Have you ever been in an environment that made you feel uncomfortable or caused you feelings of immediate fear, anger or a sense of danger? What thoughts go through your mind when in that environment? To some, we can easily remove ourselves from that environment and know we are safe. This is not always the case when our survival responses to healthy coping skills are not utilized. In many cases, non-suicidal self-injury (NSSI) can be our response. In fact, in a 2015 study published in the American Journal of Public Health, it was found that self-injury was common among American adolescents—with 1 in 10 high-school aged boys and 1-4 high-school aged girls in a given year. Read on to learn more about what self-harm is, how to help-others who self-harm, and how to get help for ourselves with self-harm.

What is self-harm/self-injury?

In psychology, non-suicidal self-injury (NSSI) is seen as a behavioral response to upsetting feelings when a person feels no other coping skills are useful. Self-injury/self-harm is used at times to dissociate or distract from the true emotional pain present.  NSSI involves a person hurting themselves on purpose. One reason people participate in self-harm is if they feel as if they are either emotionally numb, or are experiencing extreme emotions outside of their control, and want to be able to feel a sense of control over what they are going through.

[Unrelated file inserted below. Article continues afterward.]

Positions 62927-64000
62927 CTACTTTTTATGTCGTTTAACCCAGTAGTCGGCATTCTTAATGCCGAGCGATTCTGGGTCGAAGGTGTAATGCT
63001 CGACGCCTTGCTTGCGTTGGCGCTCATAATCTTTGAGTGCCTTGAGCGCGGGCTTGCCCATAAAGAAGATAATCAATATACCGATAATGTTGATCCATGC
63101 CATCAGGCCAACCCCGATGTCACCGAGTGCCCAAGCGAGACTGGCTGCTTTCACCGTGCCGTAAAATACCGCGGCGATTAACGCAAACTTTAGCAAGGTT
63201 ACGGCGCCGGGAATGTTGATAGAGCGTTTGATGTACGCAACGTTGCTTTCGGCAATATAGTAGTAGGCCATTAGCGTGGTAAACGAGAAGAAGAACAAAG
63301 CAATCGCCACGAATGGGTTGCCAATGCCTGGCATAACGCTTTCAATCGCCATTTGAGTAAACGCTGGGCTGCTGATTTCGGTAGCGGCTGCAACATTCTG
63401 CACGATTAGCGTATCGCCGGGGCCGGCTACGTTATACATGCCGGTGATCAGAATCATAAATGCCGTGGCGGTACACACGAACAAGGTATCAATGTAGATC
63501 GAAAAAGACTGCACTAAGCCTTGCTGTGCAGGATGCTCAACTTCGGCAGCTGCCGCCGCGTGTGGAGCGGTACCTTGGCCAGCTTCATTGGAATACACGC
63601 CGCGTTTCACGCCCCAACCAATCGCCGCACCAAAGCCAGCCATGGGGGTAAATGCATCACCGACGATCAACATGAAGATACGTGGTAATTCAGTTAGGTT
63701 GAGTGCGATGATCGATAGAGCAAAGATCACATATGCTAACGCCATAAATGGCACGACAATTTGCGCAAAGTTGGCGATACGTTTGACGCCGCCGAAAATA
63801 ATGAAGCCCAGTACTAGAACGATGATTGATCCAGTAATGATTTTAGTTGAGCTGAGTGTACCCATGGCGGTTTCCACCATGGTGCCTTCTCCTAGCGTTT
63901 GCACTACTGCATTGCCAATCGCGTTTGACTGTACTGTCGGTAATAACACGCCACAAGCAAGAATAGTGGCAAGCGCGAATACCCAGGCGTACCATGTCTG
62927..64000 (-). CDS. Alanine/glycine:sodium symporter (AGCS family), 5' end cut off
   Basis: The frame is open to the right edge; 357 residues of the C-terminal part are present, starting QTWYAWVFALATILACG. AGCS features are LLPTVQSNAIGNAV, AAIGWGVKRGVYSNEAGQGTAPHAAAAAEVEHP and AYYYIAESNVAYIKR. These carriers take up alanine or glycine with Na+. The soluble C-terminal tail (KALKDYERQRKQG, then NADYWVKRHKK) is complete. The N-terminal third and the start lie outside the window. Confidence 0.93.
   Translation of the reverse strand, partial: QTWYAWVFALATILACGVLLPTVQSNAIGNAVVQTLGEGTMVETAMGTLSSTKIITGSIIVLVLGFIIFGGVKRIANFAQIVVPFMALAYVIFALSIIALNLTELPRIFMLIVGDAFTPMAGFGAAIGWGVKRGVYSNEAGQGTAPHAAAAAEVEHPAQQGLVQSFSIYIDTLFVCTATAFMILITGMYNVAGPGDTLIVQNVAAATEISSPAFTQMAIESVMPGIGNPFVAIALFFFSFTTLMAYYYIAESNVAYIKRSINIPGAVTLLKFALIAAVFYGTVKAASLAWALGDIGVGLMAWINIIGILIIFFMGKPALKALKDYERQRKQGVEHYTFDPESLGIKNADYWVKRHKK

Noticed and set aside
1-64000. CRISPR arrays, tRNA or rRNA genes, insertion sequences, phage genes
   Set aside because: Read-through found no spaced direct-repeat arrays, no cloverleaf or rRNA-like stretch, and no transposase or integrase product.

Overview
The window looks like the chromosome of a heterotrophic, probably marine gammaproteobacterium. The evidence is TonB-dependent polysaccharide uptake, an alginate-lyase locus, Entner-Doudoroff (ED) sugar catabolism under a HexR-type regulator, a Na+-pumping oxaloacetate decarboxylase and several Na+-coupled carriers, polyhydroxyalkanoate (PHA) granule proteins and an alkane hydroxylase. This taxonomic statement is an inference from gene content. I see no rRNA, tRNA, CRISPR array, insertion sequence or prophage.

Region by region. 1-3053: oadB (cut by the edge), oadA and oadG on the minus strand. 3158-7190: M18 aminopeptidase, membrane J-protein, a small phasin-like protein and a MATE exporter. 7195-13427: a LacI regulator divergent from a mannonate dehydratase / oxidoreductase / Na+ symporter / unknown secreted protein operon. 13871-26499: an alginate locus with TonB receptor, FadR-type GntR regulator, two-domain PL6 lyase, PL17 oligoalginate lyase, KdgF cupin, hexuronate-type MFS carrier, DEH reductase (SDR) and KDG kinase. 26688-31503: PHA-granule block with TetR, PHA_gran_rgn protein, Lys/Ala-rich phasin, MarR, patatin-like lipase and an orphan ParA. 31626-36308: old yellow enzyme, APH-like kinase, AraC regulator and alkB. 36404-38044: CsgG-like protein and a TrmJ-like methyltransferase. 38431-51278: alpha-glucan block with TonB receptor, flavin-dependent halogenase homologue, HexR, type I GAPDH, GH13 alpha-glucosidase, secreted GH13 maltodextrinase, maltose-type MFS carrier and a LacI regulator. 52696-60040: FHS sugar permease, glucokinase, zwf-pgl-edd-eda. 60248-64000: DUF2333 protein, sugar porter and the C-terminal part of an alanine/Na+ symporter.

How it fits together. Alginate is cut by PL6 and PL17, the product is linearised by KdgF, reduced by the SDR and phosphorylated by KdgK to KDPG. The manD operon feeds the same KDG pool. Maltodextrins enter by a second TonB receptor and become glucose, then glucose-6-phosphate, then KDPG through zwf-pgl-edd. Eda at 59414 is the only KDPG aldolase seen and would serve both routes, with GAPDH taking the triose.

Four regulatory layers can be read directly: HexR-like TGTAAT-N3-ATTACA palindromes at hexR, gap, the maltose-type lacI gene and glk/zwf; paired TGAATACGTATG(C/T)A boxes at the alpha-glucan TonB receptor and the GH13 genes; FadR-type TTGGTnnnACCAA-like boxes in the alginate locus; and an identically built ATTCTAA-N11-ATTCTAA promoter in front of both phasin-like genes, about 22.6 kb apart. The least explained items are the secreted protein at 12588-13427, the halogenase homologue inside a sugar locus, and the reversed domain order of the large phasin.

Common forms of self-harm include:

  • Cutting self with a sharp object
  • Burning yourself
  • Pulling out hair (this can include eyebrows and eyelashes)
  • Picking at wounds to prevent healing
  • Breaking bones
  • Inserting objects into one’s body
  • Hitting self with objects
  • Carving words or symbols into the skin

Self-harm is a potential risk factor or warning signs for suicidal thoughts, or suicide attempts. However, research shows there’s a direct difference between self-injury and suicidal ideations. The main difference involves someone’s true intent to die. Those who participate in self-harm or self-injury do so as a behavioral response to distress, not with the intent of ending their lives are doing so as a behavioral response.  While self-harm is prevalent among all age groups, self-harm often starts in adolescence.

How can you help someone who is self-harming?